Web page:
DG MARTIN COLUMN: Old memories, new challenges

The news last week came as a surprise to me:

“Gov. Cooper’s office announced on Thursday that Walter Gaskin, a retired three-star Marine Corps general who became secretary of the North Carolina Department of Military and Veterans Affairs in 2021, is retiring from state government.

D.G. Martin

“Succeeding him effective Monday (April 1) will be Grier Martin, who is currently the assistant secretary of defense for manpower and reserve affairs. Martin, a former soldier, served two stints in the state House as a Wake County Democrat going back to 2005 before resigning in 2022 to work in Washington.”
Grier’s new service reminded me of when he made an important commitment more than 20 years ago while he was preparing to go to Afghanistan.

As I wrote back then, he “was gathering his military gear and packing his duffel bags before making a final visit to the hospital in Raleigh for a last look at his first child, his new baby daughter, Sara Louise Martin.

“The next morning about 2:00 a.m., I picked him up at his Raleigh home, helped carry his heavy gear to my car, waited while he ran upstairs to tell his wife goodbye, and then began our drive to Ft. Bragg for the beginning of his long journey to the other side of the world.

“We drove quietly, the rain, closing in and around us, neither of us knowing quite what to say. I thought about him a little more than 30 years ago when he was the size of his baby Sara, and I was as happy about him as he is about her. And my father, still alive, was the proud grandfather, just as I am now.

“It was still raining as we approached Fayetteville, turning off Business I-95, and then on to Bragg Boulevard., passing the house where I lived as a young Army officer, and then passing by the shopping centers, pawnshops, night spots, mobile home lots, car dealerships and the other strong marks of a military town.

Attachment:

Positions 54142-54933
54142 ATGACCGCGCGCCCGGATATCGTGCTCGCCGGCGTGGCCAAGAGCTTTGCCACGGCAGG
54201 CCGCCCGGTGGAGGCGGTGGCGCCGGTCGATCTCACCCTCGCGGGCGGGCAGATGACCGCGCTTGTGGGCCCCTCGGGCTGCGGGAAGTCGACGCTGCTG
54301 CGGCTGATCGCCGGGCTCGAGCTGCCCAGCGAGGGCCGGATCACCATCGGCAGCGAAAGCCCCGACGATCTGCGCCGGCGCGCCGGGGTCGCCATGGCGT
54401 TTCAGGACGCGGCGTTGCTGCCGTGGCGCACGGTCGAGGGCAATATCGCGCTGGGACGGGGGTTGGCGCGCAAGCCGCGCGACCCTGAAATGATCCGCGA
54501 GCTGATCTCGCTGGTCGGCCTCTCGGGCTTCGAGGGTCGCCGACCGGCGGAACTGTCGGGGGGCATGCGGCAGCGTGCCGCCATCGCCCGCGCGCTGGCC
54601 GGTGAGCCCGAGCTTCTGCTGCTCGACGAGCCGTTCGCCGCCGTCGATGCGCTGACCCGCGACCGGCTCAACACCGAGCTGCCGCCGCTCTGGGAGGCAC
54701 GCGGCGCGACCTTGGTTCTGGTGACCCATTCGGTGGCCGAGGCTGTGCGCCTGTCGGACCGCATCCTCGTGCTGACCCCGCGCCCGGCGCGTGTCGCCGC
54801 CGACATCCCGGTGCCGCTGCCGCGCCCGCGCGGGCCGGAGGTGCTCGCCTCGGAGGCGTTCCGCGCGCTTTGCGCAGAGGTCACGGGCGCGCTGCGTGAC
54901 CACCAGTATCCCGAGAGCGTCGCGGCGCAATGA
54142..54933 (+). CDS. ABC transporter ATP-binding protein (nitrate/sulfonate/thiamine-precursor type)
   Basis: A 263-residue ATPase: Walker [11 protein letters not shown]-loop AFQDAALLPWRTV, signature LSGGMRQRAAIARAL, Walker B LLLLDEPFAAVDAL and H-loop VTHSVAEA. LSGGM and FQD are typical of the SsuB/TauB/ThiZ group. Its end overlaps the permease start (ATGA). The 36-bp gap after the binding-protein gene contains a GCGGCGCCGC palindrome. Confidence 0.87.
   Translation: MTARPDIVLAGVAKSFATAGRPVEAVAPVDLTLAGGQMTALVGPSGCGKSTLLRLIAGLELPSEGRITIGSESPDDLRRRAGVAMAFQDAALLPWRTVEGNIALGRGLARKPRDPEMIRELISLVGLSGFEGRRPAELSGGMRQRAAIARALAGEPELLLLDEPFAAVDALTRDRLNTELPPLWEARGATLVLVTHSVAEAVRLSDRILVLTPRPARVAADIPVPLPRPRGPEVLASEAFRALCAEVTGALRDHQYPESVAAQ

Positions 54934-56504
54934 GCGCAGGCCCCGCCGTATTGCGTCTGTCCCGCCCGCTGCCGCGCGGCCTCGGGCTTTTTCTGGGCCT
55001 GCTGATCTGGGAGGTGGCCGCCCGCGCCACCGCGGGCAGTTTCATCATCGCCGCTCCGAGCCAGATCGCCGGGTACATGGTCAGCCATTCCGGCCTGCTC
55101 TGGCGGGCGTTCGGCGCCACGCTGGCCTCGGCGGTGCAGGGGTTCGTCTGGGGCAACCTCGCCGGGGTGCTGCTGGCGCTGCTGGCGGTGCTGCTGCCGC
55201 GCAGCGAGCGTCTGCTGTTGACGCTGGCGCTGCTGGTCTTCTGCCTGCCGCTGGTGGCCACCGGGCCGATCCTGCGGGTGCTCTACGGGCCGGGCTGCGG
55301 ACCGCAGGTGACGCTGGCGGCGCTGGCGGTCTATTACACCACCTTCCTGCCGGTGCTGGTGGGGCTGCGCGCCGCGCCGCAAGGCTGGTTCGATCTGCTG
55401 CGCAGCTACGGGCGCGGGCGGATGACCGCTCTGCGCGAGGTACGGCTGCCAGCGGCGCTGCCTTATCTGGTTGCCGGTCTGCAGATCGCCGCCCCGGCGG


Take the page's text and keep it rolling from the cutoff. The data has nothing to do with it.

“Still under the heaviness of the rain, we came on the base, passing through security where my son returned the salute of the guard, a signal that we would soon arrive at the point of formation, where my son and his traveling companions would gather this early morning to begin their trip to Afghanistan for an anticipated six months tour of duty.

“How life conspires to bring us together, make us families, and then always somehow, someday, always pull us apart, sometimes for a little while, but ultimately forever.

“What do we call these things that separate us from those we love? Accident, luck, tragedy, duty? Or is it just the working out of God’s unseen plan for us?

“My son fell in formation with his colleagues. I took my last photos of him and then watched the group board the bus to the airplane that would take them towards Afghanistan.

“Trying to measure my own feelings, I thought how much Grier’s wife, mother, and sister will worry until he is home again. As I waved good-bye, I waved for them, for my father, too.”

Today I wave again, knowing that he is going into a different kind of danger area, but just as I was back then, I am full of pride.

D.G. Martin, a retired lawyer, served as UNC-System’s vice president for public affairs and hosted PBS-NC’s “North Carolina Bookwatch.”